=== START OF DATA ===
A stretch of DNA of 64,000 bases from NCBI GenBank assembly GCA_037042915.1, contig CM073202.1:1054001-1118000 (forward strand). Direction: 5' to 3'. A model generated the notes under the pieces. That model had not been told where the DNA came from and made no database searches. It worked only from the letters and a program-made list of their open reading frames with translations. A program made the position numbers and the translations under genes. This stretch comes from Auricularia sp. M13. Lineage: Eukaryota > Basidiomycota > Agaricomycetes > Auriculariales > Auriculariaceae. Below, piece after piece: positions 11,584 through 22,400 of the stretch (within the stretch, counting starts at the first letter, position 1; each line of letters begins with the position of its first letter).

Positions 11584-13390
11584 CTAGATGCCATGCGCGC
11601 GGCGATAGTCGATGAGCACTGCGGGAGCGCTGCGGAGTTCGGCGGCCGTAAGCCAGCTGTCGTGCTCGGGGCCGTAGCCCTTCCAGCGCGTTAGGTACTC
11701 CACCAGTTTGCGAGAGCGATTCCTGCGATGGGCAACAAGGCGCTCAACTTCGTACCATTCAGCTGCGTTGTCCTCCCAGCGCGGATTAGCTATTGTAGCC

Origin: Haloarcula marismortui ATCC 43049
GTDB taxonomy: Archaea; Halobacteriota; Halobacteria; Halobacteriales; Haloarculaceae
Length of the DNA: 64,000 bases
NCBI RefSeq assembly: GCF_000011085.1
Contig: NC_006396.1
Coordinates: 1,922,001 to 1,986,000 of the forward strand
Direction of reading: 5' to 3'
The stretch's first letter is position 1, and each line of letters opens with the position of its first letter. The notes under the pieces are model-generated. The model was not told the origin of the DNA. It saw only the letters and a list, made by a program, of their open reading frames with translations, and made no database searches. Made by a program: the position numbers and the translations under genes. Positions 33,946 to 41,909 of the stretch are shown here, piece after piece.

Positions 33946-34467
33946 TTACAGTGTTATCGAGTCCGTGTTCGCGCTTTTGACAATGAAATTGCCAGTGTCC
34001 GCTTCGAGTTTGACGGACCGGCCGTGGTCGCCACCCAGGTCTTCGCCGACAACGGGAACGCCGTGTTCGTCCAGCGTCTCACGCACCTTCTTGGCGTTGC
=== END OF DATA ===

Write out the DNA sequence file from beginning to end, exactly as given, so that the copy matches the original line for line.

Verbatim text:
A stretch of DNA of 64,000 bases from NCBI GenBank assembly GCA_037042915.1, contig CM073202.1:1054001-1118000 (forward strand). Direction: 5' to 3'. A model generated the notes under the pieces. That model had not been told where the DNA came from and made no database searches. It worked only from the letters and a program-made list of their open reading frames with translations. A program made the position numbers and the translations under genes. This stretch comes from Auricularia sp. M13. Lineage: Eukaryota > Basidiomycota > Agaricomycetes > Auriculariales > Auriculariaceae. Below, piece after piece: positions 11,584 through 22,400 of the stretch (within the stretch, counting starts at the first letter, position 1; each line of letters begins with the position of its first letter).

Positions 11584-13390
11584 CTAGATGCCATGCGCGC
11601 GGCGATAGTCGATGAGCACTGCGGGAGCGCTGCGGAGTTCGGCGGCCGTAAGCCAGCTGTCGTGCTCGGGGCCGTAGCCCTTCCAGCGCGTTAGGTACTC
11701 CACCAGTTTGCGAGAGCGATTCCTGCGATGGGCAACAAGGCGCTCAACTTCGTACCATTCAGCTGCGTTGTCCTCCCAGCGCGGATTAGCTATTGTAGCC

Origin: Haloarcula marismortui ATCC 43049
GTDB taxonomy: Archaea; Halobacteriota; Halobacteria; Halobacteriales; Haloarculaceae
Length of the DNA: 64,000 bases
NCBI RefSeq assembly: GCF_000011085.1
Contig: NC_006396.1
Coordinates: 1,922,001 to 1,986,000 of the forward strand
Direction of reading: 5' to 3'
The stretch's first letter is position 1, and each line of letters opens with the position of its first letter. The notes under the pieces are model-generated. The model was not told the origin of the DNA. It saw only the letters and a list, made by a program, of their open reading frames with translations, and made no database searches. Made by a program: the position numbers and the translations under genes. Positions 33,946 to 41,909 of the stretch are shown here, piece after piece.

Positions 33946-34467
33946 TTACAGTGTTATCGAGTCCGTGTTCGCGCTTTTGACAATGAAATTGCCAGTGTCC
34001 GCTTCGAGTTTGACGGACCGGCCGTGGTCGCCACCCAGGTCTTCGCCGACAACGGGAACGCCGTGTTCGTCCAGCGTCTCACGCACCTTCTTGGCGTTGC